After an inspection found numerous structural deficiencies, the Missouri Department of Transportation needed to decide whether to rehabilitate or replace its Buck O’Neil Bridge. Early project studies identified a river crossing improvement plan that alleviates congestion and supports future transportation demands.







Missouri Department of Transportation and City of Kansas City, Missouri

Kansas City, Missouri


The John Jordan “Buck” O’Neil Memorial Bridge is a triple-arch bridge that serves as a key regional connection between downtown Kansas City, Missouri, and communities north of the Missouri River. The bridge — which carries U.S. 169 over the river — was built in 1956 and is nearing the end of its projected life span.

Since it was built, communities on both sides of the river have grown significantly, as have the number and types of vehicles using the bridge each day. After an inspection of the bridge in 2015 identified numerous structural deficiencies, the Missouri Department of Transportation (MoDOT) and the City of Kansas City completed a short-term rehabilitation project to extend the bridge’s service life. A new bridge is needed, however, to provide an improved river crossing that will support continued service into the future.

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Initially, MoDOT considered a plan to close the existing bridge for two years to complete a rehabilitation project that would allow the bridge to serve another 25-30 years. This approach would have addressed the bridge’s structural deficiencies but not the functional challenges of its current configuration. The Mid-America Regional Council had initiated a planning and environmental linkages (PEL) study to identify potential alternatives and funding mechanisms for a new river crossing, which was used to inform the project solution.

Burns & McDonnell served as the lead consultant and managed all aspects of the PEL study, including research, development, outreach, modeling and report writing. The PEL study sought to provide an overview and description of the corridor and identify the transportation plans in the area to be addressed by the proposed improvement strategies. The PEL study focused on developing a strategic plan that identified and evaluated reasonable alternatives for the U.S. 169 corridor, including access connections to the Charles B. Wheeler Downtown Airport, replacement of the river bridge and the connection to the Fifth Street and Sixth Street interchanges. It also considered airspace use and potential airspace obstructions around the nearby airport; Missouri River navigation; bicycle and pedestrian accommodations on the river bridge; impacts to transit and railroads; access to Port KC; and issues associated with future access, mobility, safety, system preservation and redevelopment.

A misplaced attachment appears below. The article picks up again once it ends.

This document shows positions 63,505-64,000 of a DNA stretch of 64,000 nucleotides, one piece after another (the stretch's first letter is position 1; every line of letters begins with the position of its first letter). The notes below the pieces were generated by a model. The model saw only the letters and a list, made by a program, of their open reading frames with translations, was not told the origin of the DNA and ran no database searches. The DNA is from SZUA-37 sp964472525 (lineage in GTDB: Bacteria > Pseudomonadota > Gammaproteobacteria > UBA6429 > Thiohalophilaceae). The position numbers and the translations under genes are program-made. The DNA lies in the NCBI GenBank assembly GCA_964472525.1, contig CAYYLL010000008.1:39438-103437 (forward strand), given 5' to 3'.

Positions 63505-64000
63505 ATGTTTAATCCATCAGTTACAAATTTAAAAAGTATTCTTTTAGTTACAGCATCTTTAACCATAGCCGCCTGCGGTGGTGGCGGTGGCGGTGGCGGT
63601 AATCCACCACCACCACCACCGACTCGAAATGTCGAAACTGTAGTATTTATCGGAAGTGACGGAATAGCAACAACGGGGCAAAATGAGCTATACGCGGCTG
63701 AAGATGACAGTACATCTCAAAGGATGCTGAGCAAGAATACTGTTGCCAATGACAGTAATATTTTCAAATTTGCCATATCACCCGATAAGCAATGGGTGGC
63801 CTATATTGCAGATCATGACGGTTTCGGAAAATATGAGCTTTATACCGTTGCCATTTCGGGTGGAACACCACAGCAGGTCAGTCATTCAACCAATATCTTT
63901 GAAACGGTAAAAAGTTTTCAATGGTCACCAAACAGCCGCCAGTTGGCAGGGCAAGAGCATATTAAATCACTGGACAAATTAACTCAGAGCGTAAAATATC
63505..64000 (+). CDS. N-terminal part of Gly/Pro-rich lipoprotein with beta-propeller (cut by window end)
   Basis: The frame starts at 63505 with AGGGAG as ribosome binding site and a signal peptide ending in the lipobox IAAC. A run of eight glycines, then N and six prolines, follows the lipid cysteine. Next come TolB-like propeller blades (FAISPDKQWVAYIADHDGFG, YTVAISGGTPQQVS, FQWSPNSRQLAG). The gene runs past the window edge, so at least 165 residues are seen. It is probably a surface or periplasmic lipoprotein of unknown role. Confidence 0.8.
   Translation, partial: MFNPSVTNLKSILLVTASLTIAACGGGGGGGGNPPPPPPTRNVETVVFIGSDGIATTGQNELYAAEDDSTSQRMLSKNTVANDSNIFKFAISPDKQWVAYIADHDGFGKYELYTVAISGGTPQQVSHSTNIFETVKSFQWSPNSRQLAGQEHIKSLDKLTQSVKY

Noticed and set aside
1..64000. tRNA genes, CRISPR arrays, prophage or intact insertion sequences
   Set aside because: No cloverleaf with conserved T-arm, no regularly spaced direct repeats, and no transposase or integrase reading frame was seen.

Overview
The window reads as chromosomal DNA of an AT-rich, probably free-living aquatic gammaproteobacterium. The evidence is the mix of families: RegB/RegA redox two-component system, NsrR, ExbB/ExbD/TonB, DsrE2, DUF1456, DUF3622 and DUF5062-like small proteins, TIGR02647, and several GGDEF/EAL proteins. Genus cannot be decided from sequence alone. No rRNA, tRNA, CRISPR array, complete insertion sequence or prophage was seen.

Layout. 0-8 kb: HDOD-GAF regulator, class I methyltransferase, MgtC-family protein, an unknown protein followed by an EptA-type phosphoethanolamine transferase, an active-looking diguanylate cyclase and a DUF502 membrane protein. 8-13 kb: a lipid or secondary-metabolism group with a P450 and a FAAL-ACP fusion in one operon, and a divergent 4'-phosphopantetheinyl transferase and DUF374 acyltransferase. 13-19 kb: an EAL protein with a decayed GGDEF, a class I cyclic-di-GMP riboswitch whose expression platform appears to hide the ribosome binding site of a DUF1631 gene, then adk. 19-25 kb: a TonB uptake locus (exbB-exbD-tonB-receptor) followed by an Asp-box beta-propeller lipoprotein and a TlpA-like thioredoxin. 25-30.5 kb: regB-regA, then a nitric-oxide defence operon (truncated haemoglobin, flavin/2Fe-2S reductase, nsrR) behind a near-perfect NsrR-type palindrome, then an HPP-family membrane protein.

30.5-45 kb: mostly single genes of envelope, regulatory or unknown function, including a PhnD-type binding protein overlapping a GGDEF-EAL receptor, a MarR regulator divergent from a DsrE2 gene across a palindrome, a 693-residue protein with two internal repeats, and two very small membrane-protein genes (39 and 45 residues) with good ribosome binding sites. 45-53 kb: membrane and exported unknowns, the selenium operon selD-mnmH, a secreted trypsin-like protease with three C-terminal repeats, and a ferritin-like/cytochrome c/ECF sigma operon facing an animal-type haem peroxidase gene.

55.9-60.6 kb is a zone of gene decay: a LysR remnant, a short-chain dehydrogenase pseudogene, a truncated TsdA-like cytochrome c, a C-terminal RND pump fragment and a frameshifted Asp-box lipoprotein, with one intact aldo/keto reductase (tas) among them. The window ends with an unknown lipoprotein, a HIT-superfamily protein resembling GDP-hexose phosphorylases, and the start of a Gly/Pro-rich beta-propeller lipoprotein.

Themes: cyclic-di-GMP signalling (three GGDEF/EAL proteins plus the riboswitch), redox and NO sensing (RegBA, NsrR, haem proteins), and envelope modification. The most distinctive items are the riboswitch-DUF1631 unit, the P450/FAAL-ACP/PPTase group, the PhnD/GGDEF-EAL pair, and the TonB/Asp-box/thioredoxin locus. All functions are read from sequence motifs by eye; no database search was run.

The PEL study also piloted a unique and innovative public engagement approach that employed new techniques and explored relationships between area stakeholders and engineers. It required coordination across two states, four counties, eight neighborhood associations, an active airport and port, three levee districts and multiple federal agencies. Our team was intentional in its efforts to directly link each technical decision point directly to an engagement effort to gather the public’s input and inform next steps. This engagement process also examined the effects of autonomous and connected vehicles on future regional travel times and patterns. It supported the development of creative and collaborative funding solutions as well.

The second phase of this project was an environmental assessment, which sought to identify the most effective improvement alternative to provide a river crossing that satisfies current and future area transportation needs while minimizing impacts on the human and natural environments. The Burns & McDonnell team provided MoDOT with a seamless transition from the PEL study to the environmental assessment because it had already collected a significant amount of information, particularly in building the traffic model. Our team was also able to continue consistent messaging and build on existing relationships with the diverse mix of stakeholders in the study area.

These initial phases helped support MoDOT’s approach to the procurement of a fixed-price design-build project. With the diverse breadth of information gathered from these in-depth studies and conceptual permitting with federal and local agencies, MoDOT was able to mitigate project risks and maximize its scope for the project proposals.

The third phase of this project is the design-build phase, in which a design-build team will construct the project. Burns & McDonnell is continuing in its role as the owner’s engineer for MoDOT, providing access to experienced professionals in bridge engineering, environmental services, permitting, right-of-way acquisition, aviation and cultural resources. MoDOT has awarded the $220 million project to Massman-Clarkson, a joint venture, and construction is anticipated to be complete is 2024.

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